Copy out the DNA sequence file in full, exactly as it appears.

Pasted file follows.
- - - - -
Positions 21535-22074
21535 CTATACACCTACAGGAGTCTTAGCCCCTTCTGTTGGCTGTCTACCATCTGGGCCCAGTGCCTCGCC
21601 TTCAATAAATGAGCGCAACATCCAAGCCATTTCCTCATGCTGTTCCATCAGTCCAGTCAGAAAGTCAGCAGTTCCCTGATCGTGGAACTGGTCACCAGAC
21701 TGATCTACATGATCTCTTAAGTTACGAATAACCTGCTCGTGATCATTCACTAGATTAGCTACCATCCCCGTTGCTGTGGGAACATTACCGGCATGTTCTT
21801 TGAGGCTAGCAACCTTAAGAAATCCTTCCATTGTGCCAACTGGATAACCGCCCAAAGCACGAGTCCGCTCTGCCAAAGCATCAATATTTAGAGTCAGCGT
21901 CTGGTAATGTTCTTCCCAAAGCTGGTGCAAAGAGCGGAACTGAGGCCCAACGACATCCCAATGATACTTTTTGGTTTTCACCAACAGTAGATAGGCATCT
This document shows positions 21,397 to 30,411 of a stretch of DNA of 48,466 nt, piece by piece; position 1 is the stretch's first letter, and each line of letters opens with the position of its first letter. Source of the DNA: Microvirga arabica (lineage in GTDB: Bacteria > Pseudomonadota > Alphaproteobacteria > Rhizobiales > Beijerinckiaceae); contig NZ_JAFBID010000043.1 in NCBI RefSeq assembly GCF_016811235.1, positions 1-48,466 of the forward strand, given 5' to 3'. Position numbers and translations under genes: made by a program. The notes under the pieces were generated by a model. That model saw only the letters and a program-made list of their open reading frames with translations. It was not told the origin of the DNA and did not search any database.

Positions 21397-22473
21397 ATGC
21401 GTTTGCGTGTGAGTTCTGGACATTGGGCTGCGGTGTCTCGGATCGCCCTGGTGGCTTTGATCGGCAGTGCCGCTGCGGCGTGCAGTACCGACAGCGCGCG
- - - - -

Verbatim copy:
Positions 21535-22074
21535 CTATACACCTACAGGAGTCTTAGCCCCTTCTGTTGGCTGTCTACCATCTGGGCCCAGTGCCTCGCC
21601 TTCAATAAATGAGCGCAACATCCAAGCCATTTCCTCATGCTGTTCCATCAGTCCAGTCAGAAAGTCAGCAGTTCCCTGATCGTGGAACTGGTCACCAGAC
21701 TGATCTACATGATCTCTTAAGTTACGAATAACCTGCTCGTGATCATTCACTAGATTAGCTACCATCCCCGTTGCTGTGGGAACATTACCGGCATGTTCTT
21801 TGAGGCTAGCAACCTTAAGAAATCCTTCCATTGTGCCAACTGGATAACCGCCCAAAGCACGAGTCCGCTCTGCCAAAGCATCAATATTTAGAGTCAGCGT
21901 CTGGTAATGTTCTTCCCAAAGCTGGTGCAAAGAGCGGAACTGAGGCCCAACGACATCCCAATGATACTTTTTGGTTTTCACCAACAGTAGATAGGCATCT
This document shows positions 21,397 to 30,411 of a stretch of DNA of 48,466 nt, piece by piece; position 1 is the stretch's first letter, and each line of letters opens with the position of its first letter. Source of the DNA: Microvirga arabica (lineage in GTDB: Bacteria > Pseudomonadota > Alphaproteobacteria > Rhizobiales > Beijerinckiaceae); contig NZ_JAFBID010000043.1 in NCBI RefSeq assembly GCF_016811235.1, positions 1-48,466 of the forward strand, given 5' to 3'. Position numbers and translations under genes: made by a program. The notes under the pieces were generated by a model. That model saw only the letters and a program-made list of their open reading frames with translations. It was not told the origin of the DNA and did not search any database.

Positions 21397-22473
21397 ATGC
21401 GTTTGCGTGTGAGTTCTGGACATTGGGCTGCGGTGTCTCGGATCGCCCTGGTGGCTTTGATCGGCAGTGCCGCTGCGGCGTGCAGTACCGACAGCGCGCG